Situated on the banks of the Usumacinta River in northwestern Guatemala, Piedras Negras is an important Maya site known for its carved monuments and panels. Between 1931 and 1938 the University Museum conducted research at Piedras Negras, excavating the site core, producing an excellent site map, and documenting architectural developments to an unprecedented standard. Project member Tatiana Proskouriakoff revolutionized Maya historiography with her architectural reconstructions and visionary synthesis of the position and dating of texts and monuments at the site. Innovative excavation methods included test pitting, probing in more modest structures, and the identification of new building types such as sweat baths. More importantly, the Piedras Negras project developed the logistical and methodological criteria that are now standard in the field. Fewer than a dozen copies of the preliminary papers were issued between 1933 and 1936; the later descriptive and interpretive essays of the architecture series have likewise become rare.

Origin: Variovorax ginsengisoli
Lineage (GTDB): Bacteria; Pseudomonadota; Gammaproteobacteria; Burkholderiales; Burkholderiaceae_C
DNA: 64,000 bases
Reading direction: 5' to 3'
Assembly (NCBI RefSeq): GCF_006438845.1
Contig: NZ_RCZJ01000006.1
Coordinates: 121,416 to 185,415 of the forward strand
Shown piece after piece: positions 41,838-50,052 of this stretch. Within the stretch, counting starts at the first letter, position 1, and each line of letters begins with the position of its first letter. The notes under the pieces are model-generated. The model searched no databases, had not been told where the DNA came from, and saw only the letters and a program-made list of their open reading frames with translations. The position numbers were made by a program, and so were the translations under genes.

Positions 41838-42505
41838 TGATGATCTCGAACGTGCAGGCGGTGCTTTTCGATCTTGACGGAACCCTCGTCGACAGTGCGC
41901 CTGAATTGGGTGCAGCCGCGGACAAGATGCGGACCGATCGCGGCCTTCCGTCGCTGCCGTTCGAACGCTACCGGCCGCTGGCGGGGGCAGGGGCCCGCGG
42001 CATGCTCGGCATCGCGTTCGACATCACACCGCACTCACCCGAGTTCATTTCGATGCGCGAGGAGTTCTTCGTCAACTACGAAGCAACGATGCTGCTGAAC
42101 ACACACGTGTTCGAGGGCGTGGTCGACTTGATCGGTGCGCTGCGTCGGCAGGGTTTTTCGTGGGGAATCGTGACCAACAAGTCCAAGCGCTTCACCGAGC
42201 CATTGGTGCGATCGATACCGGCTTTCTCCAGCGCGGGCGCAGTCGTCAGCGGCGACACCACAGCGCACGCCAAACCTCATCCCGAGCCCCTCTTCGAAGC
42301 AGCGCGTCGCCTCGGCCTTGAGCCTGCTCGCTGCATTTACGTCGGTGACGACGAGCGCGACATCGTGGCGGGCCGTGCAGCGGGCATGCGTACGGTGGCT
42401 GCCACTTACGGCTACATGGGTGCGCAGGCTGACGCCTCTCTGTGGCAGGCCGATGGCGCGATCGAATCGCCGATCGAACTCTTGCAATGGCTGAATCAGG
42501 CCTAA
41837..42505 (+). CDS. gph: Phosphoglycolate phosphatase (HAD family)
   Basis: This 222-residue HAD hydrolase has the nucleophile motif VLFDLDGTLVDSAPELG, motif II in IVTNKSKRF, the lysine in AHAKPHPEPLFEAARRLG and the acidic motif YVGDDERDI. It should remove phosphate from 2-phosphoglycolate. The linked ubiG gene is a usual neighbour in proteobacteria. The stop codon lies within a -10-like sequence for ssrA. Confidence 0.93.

Piedras Negras Archaeology, 1931-1939 reintroduces to the scholarly community and public these pioneering works, meticulously scanned and edited from the fragile originals, with all the maps, tables, line art, and photographs from the initial reports, and an interpretive essay and index for modern readers.
University Museum Monograph, 122
John M. Weeks is Librarian at the University Museum Library; he has conducted archaeological investigations in New York, Wyoming, Guatemala, the Dominican Republic, and Honduras. Jane A. Hill, a Ph.D. candidate at the University of Pennsylvania, has done fieldwork in Mississippi, Tennessee, and Arkansas, as well as at Giza, Abydos, and Luxor. Charles W. Golden, Assistant Professor of Anthropology at Brandeis University, has done fieldwork in Honduras and Belize and is director of the Sierra del Lacandon Regional Archaeological Project in Guatemala.